Prohibitions against the forced involvement of civilians in military operations have been widely codified, including in Article 52 of Hague Regulations of 1907. For example, Article 51 of the Fourth Geneva Convention prevents a party from compelling civilians to serve in its armed or auxiliary forces. According to the ICRC Commentary, Article 51 forbids "all work involving Protected Persons in any form of participation in military operations." 24 The Commentary further explains that "[a]ny action on the part of the Occupying Power which had the effect of involving [civilians], directly or indirectly in the fighting and so preventing them from benefiting by special protection under the Convention must be regarded as unlawful."25
Israel is also a state party to the Convention on the Rights of the Child (CRC), the most widely-ratified international human rights treaty. Under article 38 (4) of the Convention, Israel's obligations under IHL are supplemented by the obligation to take active steps to ensure the protection of children in armed conflict: "In accordance with their obligations under IHL to protect the civilian population in armed conflicts, States Parties shall take all feasible measures to ensure protection and care of children who are affected by an armed conflict." 27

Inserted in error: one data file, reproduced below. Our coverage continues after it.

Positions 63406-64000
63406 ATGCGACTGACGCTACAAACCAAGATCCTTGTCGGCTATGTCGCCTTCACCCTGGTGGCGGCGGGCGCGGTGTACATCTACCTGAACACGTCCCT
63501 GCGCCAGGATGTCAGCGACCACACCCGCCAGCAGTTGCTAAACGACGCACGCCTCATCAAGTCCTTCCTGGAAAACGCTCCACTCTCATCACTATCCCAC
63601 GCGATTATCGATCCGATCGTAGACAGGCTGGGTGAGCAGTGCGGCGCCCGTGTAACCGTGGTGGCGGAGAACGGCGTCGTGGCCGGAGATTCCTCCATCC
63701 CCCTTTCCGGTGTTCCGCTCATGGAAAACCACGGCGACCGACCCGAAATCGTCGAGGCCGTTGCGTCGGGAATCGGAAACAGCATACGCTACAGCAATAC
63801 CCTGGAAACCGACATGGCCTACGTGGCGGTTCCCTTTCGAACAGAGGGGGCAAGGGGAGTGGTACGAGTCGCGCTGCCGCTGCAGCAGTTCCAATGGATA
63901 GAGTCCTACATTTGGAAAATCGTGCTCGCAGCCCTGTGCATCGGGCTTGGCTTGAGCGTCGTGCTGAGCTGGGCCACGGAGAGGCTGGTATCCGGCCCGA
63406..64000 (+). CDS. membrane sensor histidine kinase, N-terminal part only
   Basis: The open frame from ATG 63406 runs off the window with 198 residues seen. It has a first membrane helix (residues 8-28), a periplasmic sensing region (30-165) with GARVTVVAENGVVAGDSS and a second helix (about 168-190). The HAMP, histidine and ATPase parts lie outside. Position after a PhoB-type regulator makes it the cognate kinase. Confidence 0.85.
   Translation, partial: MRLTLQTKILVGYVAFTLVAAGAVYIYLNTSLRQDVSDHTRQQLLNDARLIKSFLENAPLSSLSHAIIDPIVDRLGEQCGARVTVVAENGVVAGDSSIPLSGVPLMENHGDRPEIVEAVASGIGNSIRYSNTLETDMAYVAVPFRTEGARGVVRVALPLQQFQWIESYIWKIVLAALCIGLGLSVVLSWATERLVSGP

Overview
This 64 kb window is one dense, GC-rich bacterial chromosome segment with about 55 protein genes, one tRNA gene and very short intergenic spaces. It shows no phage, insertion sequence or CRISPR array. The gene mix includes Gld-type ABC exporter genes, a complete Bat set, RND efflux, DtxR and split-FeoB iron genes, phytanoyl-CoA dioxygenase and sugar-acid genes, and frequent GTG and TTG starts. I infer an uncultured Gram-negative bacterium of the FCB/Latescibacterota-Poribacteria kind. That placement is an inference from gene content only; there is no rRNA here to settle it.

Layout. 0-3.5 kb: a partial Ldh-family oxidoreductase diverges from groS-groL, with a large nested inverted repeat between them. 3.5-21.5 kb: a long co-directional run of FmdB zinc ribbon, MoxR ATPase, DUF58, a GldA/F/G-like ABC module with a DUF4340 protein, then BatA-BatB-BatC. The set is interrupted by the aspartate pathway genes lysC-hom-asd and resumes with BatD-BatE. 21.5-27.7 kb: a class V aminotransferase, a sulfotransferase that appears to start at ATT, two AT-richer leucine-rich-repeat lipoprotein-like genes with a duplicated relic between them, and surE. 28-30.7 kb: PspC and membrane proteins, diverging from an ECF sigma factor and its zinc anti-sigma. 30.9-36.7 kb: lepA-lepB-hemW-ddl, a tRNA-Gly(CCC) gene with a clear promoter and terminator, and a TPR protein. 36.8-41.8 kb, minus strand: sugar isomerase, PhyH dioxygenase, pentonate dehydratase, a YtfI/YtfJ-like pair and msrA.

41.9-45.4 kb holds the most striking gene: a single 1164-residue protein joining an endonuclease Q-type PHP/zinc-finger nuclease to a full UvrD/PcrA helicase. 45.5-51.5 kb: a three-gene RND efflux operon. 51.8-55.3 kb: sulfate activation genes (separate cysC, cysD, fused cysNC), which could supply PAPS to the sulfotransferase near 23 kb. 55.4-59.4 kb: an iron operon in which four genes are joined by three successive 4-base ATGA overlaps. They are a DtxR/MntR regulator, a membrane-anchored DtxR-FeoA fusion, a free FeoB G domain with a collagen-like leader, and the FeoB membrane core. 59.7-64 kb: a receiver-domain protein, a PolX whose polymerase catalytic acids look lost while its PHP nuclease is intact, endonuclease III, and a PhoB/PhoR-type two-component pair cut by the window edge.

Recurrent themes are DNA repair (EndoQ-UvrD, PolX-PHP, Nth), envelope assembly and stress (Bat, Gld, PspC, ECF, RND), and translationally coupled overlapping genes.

An important element of this prohibition is the notion that a hostage is held, usually under explicit or implicit threat, to influence the actions of a third party. According to the ICRC Commentary, Article 34 of the Fourth Geneva Convention defines as hostages people "who of their own free will or through compulsion are in the hands of the enemy and are answerable with their freedom or their life for the execution of his orders and the security of his armed forces."29
Hostage-taking is forbidden under Article 3, common to the four Geneva Conventions of 1949, which regulates the conduct of parties to internal armed conflicts. It is also prohibited by Article 34 of the Fourth Geneva Convention, and is one of the acts defined as "grave breaches" in Article 147 of the Convention, making hostage-taking a war crime.